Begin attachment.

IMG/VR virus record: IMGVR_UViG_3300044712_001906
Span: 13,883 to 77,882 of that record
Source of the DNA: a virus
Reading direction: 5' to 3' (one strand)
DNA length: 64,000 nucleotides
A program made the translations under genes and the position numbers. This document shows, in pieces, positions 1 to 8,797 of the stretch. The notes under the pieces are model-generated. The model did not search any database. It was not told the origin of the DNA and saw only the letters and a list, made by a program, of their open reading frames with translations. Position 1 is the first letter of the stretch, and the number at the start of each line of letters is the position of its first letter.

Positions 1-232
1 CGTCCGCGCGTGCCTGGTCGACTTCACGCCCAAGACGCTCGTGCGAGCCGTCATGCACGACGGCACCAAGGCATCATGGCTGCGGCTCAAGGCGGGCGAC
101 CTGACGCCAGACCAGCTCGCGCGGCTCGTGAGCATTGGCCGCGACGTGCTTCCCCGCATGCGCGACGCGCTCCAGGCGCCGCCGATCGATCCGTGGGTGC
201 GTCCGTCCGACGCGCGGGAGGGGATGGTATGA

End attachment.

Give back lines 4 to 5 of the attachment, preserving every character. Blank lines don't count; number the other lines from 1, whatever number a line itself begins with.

Reading direction: 5' to 3' (one strand)
DNA length: 64,000 nucleotides